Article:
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By Micah Halpern

Thursday May 13, 2010


Piracy, that blight on the open seas, must be eradicated.

The economic impact of the current spate of piracy launched out of Somalia is immense. After the ransoms are calculated, the insurance is totaled, defense and security measures are factored in, the cost of piracy probably tops $16 billion per year.

Sixteen billion is not that much relative to the $7.8 trillion dollars of yearly maritime commerce - but that sixteen billion dollar cost is not profit, it is cost that is all passed on to you and me, the consumer.

Other numbers are equally as staggering. There are only between 600 to 1,000 modern pirates making their living off the seas. That's all. The amount of ransom paid to these gun-toting, bad-guy, entrepreneurs in 2009 was put at only about $30 million. Ransom is the cheapest part of piracy, it is the other costs that add it all up.

Today's pirates are equal opportunity hoodlums. They do not care if they attack oil tankers or ships carrying children's toys, if the ships are British, American, Swiss or Syrian. They take over a ship and leave after their ransom has been paid. And a significant amount of the money they receive now fuels the economy of their motherland, Somalia.

Just this week a Greek ship was taken by Somali pirates in the Gulf of Aden. Twenty four hostages were taken, two of them Greek, the remaining Filipinos. The captured ship was carrying iron from the Ukraine to China making a stop in Singapore. The Gulf of Aden is the most troublesome spot on the seas for merchants, the most lucrative for pirates. It is where the vast number of piracies takes place.

The funnel between the Indian Ocean and the Red Sea is the Gulf of Aden. The Red Sea leads to the Suez Canal which opens into the Mediterranean Sea and from there to Europe.

The Gulf of Aden gets its name from the Yemenite port city of Aden situated at the mouth of the gulf. Yemen sits on the east side of the Gulf. On the west side of the Gulf is Somalia. Next to Somalia is Djibouti and then Eritrea. The Gulf of Eden turns into the Bab el Mandeb, or the Straits of Mandeb, as it narrows to an area only twenty miles wide. All shipping going from Asia to Europe must pass through the Gulf of Aden and the Mandeb Straits and make its way up into the Red Sea and the Suez Canal.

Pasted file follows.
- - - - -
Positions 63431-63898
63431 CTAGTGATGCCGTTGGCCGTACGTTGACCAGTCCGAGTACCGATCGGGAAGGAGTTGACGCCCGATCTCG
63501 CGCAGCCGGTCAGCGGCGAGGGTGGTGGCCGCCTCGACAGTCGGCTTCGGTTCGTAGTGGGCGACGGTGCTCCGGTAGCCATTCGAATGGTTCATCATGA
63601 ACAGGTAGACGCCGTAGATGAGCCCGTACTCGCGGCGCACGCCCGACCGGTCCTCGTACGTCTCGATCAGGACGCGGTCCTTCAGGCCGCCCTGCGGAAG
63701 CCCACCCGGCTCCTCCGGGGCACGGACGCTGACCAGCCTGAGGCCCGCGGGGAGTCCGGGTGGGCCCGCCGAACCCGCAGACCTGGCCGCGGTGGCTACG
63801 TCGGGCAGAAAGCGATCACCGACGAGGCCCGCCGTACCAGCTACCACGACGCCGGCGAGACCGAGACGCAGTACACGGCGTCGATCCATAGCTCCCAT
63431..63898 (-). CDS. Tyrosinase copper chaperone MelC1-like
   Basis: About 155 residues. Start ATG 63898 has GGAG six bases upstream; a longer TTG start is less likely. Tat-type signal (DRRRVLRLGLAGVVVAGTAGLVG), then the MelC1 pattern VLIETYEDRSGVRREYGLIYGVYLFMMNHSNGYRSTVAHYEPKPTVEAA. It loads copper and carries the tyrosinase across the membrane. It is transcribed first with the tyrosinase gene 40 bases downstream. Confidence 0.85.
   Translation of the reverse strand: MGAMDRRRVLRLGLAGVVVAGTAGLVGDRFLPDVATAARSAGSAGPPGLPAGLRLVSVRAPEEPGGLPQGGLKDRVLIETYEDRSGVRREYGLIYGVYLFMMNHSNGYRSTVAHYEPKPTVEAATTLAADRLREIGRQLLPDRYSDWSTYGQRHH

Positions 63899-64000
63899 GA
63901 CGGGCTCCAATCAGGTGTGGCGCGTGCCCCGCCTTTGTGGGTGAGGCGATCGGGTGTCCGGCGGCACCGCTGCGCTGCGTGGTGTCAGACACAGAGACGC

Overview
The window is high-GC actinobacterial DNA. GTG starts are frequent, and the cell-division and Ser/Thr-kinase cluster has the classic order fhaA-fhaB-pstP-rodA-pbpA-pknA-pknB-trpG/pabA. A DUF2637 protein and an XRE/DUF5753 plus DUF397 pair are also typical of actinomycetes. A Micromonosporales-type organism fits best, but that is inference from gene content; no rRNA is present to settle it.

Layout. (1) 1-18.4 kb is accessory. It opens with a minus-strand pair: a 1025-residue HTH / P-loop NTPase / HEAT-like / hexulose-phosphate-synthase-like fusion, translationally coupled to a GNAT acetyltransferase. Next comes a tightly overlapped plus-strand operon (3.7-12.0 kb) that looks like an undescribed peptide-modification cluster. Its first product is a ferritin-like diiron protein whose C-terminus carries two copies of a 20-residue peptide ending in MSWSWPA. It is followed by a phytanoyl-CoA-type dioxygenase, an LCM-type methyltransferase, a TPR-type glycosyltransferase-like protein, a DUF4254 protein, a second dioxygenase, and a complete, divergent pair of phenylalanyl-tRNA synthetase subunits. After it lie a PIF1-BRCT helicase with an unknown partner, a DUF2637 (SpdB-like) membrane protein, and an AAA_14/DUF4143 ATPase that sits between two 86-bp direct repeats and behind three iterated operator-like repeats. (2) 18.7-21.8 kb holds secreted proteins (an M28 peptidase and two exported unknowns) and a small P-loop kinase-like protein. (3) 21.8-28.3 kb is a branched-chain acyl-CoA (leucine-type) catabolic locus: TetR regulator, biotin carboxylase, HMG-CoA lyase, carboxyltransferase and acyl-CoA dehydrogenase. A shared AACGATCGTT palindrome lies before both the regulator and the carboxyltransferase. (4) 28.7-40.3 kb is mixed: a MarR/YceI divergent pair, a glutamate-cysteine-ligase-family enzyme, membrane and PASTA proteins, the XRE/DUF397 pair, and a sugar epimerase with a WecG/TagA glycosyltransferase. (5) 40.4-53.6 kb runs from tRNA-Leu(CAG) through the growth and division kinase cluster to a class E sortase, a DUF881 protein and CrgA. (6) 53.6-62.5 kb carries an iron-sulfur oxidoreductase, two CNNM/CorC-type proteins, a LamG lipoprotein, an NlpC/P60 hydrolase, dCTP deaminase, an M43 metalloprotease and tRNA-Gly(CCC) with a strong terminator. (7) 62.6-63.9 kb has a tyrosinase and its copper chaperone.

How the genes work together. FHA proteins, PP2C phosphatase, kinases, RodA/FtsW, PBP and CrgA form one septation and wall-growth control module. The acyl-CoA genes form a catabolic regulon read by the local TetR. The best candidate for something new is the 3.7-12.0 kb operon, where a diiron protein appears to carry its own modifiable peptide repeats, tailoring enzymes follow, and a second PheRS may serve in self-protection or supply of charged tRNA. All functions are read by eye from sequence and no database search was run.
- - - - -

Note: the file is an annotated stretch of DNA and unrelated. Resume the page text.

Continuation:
The ships sit there, caught in a massive traffic jam at sea, like the proverbial sitting ducks, all lined up and waiting to be picked off by pirates. The pirates make their way from the Gulf to the Straits and onto the ship of their choosing. When I say traffic jam, I mean traffic jam. The numbers are staggering. 15,000 - 20,000 ships pass through the narrow Straits of Mandeb each year. That means that, on average, the Straits accommodate 1,500 ships every month.

Is there no other alternative? For ships traveling from Asia to Europe there is. But time means money and shipping companies are willing to run the Gulf of Aden risk, hoping that some other ship will be boarded. They opt to take the shorter Straits of Mandeb route because it saves them days of travel over the longer, safer, trip around the Horn of Africa. The extra days it takes going around the Horn costs an extra $2 million per ship in fuel and an extra $100,000 in security fees. Every ship needs security teams whether it travels through the Horn of Africa or the Gulf of Aden. The money saved translates into cheaper goods and more efficient uses of energy, time and resources.

Pirates take advantage of their home field. They have no fear of capture and no fear of punishment even if captured. The laws of the seas are unequipped to deal with their crime, there is almost no way of prosecuting them. Ships may be owned by corporations but they fly "flags of convenience." That means they fly flags from Liberia, Panama and the Bahamas - countries that have no teeth, no legal standing to prosecute the pirates who board them and demand ransoms.

An entirely new approach to stopping piracy is needed. Aggressive naval and police tactics backed by special international courts that have the power to prosecute and convict is part of the answer. For the sake of the world's economy, for the sake of international justice countries must join together and invest the time, money and energy required to stem acts of piracy.

The world should not continue to support the pirates of Somalia. But we will, unless changes are made. Pirates have no incentive to change what they are doing. We must create that incentive.

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4 June 2017 12:13 PM in Columns

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